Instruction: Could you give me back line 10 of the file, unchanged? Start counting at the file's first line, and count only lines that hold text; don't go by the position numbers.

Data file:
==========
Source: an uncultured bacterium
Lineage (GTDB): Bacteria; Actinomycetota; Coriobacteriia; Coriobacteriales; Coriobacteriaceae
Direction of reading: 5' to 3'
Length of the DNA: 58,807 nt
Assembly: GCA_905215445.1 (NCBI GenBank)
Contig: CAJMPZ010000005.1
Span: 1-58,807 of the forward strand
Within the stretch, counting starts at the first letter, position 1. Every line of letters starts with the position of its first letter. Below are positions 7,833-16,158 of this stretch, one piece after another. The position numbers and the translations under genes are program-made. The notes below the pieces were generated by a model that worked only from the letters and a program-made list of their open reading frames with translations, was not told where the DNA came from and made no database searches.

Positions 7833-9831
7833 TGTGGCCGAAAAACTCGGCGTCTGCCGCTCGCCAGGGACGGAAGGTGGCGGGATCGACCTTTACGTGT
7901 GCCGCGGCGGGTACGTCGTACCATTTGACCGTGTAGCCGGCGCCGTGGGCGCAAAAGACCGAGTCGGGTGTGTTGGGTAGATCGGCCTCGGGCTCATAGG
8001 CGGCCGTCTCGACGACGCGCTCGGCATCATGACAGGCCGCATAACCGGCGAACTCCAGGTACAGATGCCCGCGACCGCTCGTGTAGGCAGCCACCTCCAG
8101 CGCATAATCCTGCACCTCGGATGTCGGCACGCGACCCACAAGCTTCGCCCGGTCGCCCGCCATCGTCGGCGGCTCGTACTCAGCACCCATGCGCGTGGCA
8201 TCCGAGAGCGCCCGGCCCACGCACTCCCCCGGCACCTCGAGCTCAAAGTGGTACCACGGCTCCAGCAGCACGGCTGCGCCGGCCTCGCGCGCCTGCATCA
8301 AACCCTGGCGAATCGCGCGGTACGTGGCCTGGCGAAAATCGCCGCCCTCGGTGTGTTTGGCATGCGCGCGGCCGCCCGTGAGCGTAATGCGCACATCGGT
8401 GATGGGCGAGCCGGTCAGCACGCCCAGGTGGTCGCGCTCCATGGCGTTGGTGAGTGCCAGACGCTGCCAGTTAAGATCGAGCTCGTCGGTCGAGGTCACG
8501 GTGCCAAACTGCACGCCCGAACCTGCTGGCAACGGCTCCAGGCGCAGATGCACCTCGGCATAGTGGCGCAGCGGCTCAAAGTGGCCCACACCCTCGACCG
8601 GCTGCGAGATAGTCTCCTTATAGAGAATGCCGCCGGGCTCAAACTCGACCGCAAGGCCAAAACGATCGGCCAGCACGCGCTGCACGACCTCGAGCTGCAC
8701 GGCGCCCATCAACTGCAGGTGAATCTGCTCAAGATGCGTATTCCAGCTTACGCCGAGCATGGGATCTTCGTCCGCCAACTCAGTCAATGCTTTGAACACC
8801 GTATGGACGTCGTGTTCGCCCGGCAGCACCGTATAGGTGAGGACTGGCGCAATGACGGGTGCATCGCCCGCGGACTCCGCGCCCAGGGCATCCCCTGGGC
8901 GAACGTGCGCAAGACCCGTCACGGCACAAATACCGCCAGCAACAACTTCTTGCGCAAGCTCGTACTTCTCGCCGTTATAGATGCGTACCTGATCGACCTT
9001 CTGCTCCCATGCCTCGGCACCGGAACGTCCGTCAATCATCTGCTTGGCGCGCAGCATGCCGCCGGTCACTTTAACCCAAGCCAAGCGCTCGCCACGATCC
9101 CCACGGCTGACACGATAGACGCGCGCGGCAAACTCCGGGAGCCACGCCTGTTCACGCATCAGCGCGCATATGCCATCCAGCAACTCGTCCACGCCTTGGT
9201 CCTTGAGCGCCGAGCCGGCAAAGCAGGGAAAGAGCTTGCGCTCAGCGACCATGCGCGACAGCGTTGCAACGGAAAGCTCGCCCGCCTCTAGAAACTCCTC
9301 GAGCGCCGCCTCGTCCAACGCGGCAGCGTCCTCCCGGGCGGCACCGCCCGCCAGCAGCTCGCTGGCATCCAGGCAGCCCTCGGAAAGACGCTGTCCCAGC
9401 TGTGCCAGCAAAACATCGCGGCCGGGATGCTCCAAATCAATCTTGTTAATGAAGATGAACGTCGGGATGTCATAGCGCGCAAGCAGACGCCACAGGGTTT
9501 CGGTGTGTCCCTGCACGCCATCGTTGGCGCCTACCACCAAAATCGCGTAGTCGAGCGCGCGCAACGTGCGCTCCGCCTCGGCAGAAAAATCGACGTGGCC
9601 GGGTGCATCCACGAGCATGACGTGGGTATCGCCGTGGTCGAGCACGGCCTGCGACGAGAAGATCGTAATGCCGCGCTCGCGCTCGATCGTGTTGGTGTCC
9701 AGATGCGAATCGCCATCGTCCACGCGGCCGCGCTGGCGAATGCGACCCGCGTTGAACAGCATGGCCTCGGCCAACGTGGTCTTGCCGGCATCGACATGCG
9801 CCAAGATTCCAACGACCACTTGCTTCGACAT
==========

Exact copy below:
7833 TGTGGCCGAAAAACTCGGCGTCTGCCGCTCGCCAGGGACGGAAGGTGGCGGGATCGACCTTTACGTGT